We Need a Scripting User Interface Evangelist
I had an epiphany at this year’s WWDC while listening to John Geleynse’s User Interface design talk. We need someone to evangelize Scripting Interface Design with the same passion and clarity that John Geleynse brings to Graphical User Interface design on the Macintosh.
During the course of his talk John gave a compelling series of examples, tips and references that left me believing that I could improve the UI of my products, despite the small size of my organization. Even more importantly, he clearly demonstrated the difference between a good and a bad graphical user interface, and the consequences of bad User Interface design for the user.
Because this year’s WWDC was largely a repeat of last year, I spent more time in the introductory AppleScript, Automator and Cocoa Scripting sessions than I normally would. I left these sessions with the impression that developing a scripting interface was a difficult and error prone exercise. The Q&A questions at the end of these sessions confirmed for me that the audience was not clear on how to proceed. Everything that was said in these presentations was technically accurate, but I came away uninspired.
Interestingly, I believe that the issues John Geleynse so ably discussed (user centered design, identifying objects and tasks that matter to the user, knowing when to use certain widgets, etc.) are the very same issues that a Scripting User Interface designer must consider.
Several years ago, Cal Simone tried to fill this role. Cal and I differed on the specifics, but it has to be said that he was effective at motivating developers to “do the right thing”, and at keeping Apple focused on the problem. Since Cal left the scene, Apple has been left to do this for itself and it has not really risen to the challenge.
Scripting User Interface design is not about Cocoa, Cocoa Scripting, Objective-C, or even AppleScript. It’s about designing a programatic interface for an application that mirrors the user’s view of the application’s data model and functionality. Very often the user’s view of the application is not the same as how the application works internally.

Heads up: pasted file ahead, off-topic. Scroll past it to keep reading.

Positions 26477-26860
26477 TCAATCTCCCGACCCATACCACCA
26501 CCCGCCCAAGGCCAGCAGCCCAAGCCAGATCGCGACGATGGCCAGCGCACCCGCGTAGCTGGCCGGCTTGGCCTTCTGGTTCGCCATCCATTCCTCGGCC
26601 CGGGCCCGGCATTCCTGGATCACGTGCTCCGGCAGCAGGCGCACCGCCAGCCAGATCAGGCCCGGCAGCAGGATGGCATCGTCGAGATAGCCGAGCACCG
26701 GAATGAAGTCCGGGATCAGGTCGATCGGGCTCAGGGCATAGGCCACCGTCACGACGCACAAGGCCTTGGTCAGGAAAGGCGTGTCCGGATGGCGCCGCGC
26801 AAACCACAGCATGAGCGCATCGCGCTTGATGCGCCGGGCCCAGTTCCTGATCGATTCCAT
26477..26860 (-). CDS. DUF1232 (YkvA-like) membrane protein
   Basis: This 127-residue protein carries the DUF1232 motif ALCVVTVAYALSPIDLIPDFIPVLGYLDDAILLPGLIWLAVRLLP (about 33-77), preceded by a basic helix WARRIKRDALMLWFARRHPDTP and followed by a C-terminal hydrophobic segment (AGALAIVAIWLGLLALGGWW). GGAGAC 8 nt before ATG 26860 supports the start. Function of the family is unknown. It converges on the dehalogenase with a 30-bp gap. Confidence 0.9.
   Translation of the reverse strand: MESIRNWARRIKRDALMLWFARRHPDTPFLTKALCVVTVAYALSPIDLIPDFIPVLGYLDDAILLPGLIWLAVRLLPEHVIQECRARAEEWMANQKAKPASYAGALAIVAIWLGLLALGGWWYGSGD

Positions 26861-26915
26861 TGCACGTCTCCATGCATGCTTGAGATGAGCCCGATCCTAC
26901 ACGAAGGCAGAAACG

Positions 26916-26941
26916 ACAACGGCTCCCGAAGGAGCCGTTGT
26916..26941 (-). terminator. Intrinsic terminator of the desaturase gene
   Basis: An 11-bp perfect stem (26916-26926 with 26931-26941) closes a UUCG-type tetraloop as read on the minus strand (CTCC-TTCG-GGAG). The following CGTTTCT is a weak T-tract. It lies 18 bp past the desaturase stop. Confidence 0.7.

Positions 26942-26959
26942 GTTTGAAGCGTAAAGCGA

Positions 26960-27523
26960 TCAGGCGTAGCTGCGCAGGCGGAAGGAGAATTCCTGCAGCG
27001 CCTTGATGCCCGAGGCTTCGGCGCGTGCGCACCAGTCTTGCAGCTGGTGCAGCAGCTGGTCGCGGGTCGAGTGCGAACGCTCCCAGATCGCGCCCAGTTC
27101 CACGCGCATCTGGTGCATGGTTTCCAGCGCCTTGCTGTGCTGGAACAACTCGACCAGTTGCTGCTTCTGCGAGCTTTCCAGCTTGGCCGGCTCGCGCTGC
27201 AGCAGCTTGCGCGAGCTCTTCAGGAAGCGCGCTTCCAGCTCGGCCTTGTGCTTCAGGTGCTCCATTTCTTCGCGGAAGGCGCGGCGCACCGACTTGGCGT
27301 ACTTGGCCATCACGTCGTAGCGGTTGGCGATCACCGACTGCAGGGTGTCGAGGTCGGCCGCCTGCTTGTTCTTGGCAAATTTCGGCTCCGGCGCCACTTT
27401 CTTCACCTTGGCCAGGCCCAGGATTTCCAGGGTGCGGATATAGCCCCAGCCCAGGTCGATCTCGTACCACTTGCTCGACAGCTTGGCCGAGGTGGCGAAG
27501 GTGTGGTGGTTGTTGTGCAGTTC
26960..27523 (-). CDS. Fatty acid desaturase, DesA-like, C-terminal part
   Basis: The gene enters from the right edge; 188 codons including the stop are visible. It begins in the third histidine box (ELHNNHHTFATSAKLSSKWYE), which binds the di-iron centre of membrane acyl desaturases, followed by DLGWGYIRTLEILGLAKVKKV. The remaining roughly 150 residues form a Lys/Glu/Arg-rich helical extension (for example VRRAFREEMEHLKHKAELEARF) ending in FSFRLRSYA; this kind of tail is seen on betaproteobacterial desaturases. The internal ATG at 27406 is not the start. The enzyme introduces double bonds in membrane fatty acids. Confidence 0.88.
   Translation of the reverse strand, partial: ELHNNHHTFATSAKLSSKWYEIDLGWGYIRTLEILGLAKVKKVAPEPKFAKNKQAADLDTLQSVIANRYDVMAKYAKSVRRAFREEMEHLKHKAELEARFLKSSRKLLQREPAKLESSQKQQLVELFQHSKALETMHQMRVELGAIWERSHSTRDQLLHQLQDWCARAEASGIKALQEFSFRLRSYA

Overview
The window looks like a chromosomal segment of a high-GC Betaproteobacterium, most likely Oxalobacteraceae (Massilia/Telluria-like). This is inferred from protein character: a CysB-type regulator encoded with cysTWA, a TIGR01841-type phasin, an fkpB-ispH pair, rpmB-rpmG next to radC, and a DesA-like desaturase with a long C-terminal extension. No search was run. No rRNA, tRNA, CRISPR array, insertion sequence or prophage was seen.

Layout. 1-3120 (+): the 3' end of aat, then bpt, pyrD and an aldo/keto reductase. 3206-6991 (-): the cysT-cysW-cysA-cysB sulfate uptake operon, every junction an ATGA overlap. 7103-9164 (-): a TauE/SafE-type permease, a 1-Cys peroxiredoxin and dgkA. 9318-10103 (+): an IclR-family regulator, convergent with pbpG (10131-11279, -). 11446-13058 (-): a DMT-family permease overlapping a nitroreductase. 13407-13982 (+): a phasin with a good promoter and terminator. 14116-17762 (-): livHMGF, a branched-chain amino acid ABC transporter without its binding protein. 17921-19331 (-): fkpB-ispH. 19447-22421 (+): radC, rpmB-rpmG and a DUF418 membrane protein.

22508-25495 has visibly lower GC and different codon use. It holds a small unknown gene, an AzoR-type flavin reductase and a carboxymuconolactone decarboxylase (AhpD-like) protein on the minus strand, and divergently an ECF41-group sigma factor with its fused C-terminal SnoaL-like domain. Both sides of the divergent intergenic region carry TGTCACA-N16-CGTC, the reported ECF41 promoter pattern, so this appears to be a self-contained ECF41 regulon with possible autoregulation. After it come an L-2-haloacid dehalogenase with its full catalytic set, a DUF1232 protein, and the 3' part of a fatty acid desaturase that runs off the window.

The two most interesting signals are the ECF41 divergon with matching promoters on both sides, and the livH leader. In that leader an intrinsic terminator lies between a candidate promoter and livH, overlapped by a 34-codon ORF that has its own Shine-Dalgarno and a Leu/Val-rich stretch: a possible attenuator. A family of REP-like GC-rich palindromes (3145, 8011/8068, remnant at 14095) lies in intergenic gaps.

There are features of Leopard that are going to make each application’s scripting user interface much more prominent (my NDA with Apple prevents me from giving specifics), and so this issue is going to become more important as time goes on.
Developing a Scripting User Interface is not that hard. I’ve built some large scripting interfaces over the years (Illustrator 7/8, Visualizer, Script Debugger 3, and now FaceSpan 5), and there is a method to it. But you need to approach it with as much care and forethought as you do with your Graphical User Interface design.
Apple’s Tech Note 2106 is a start, but it does not go far enough. This document is too much about code and not enough about process. For instance, It does not give a methodology for developing a scripting user interface.
Somehow developers need to be made to understand the why and the how of designing and implementing a compelling Scripting User Interface. As Brent Simmons once said, designing User Interfaces for the Mac is the “The Show”. If you are going to play, do it well.
Finally, I think Scripting User Interface design should be considered when scoring entrants in Apple’s Software Design Awards.